Morgan Keegan Denies Fraud in Offering Defaulted Moberly BondsBrian Chappatta
Morgan Keegan & Co. is seeking to dismiss a petition that claims the underwriter made fraudulent statements when offering $39 million of now-defaulted municipal bonds for an artificial-sweetener plant in Moberly, Missouri.
Missouri Secretary of State Jason Kander last month issued a cease-and-desist order against Memphis-based Morgan Keegan for “fraud and dishonest and unethical practices” in selling debt for Mamtek U.S. to build the factory. Morgan Keegan denied those claims in a May 3 filing with Kander’s office.
Kander seeks “excessive, punitive, non-remedial, cumulative, objectively unreasonable, arbitrary, capricious, disproportionate, unwarranted, unsupported and unsupportable sanctions, penalties and relief that fair-minded, objective and unbiased jurists operating a fair and unbiased tribunal would never impose,” Morgan Keegan said in the filing.
The battle between Kander and Morgan Keegan is the latest in Moberly, a city of 14,000 that became one of the cautionary tales of localities issuing debt for economic-development projects in the $3.7 trillion municipal market. The Moberly Industrial Development Authority, which sold the bonds in July 2010, was downgraded 13 levels by Standard & Poor’s to CC, or junk, from A- in September 2011. S&P cut the agency two more steps to D, its lowest, after a payment default in March 2012.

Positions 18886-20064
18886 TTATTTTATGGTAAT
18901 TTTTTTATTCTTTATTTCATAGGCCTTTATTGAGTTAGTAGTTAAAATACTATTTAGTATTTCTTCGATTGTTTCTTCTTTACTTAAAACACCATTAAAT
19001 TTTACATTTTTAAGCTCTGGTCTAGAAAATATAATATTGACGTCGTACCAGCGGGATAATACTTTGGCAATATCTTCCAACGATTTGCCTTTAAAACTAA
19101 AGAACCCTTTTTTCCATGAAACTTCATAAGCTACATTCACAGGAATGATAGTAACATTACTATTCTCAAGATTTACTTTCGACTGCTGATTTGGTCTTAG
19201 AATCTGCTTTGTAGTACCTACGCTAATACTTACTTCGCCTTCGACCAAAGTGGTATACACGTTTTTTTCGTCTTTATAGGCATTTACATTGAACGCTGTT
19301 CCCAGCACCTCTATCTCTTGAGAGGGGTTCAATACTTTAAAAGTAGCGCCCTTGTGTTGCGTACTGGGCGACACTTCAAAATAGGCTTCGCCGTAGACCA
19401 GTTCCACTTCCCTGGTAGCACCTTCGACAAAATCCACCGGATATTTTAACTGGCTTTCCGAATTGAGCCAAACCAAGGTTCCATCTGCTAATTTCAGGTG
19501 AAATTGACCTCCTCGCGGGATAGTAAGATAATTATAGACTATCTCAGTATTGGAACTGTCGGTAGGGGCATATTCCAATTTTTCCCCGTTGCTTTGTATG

“Without Morgan Keegan’s involvement, this failed investment would not have cost Missouri investors more than $6.5 million,” Kander said in an April 4 statement. “Companies have a duty to disclose the risks of stocks and bonds before their clients invest.”
Morgan Keegan was a unit of Regions Financial Corp. when it served as underwriter for the Moberly bonds. It was since sold to Raymond James Financial Inc. Jana Strange, a spokeswoman for St. Petersburg, Florida-based Raymond James, declined to comment on Kander’s order.
The U.S. Securities and Exchange Commission and Texas are also investigating Morgan Keegan for violating securities laws, according to a May 8 filing from Regions Financial.
Moberly officials gave Mamtek Chairman and Chief Executive Officer Bruce Cole initial approval for the $39 million of munis within three weeks of his arrival in town. In September, the SEC charged Cole with fraud and he was arrested.
Morgan Keegan misrepresented that Mamtek had a facility in China that was producing sucralose when the bonds were offered in 2010, according to Kander’s petition. He also said the company misled investors when stating bond payments were backed by Mamtek’s patents, when the company had none.
“Many problems existed with the offering, and if Morgan Keegan had done its due diligence and investigated the feasibility of Mamtek’s business plan, we would not be in this situation,” Kander said.
The Moberly agency’s defaulted debt maturing in 2024 traded on Feb. 14 at an average yield of 62 percent, or 8.56 cents on the dollar, data compiled by Bloomberg show. That’s up from an average yield of 33 percent when the securities last traded on Dec. 11.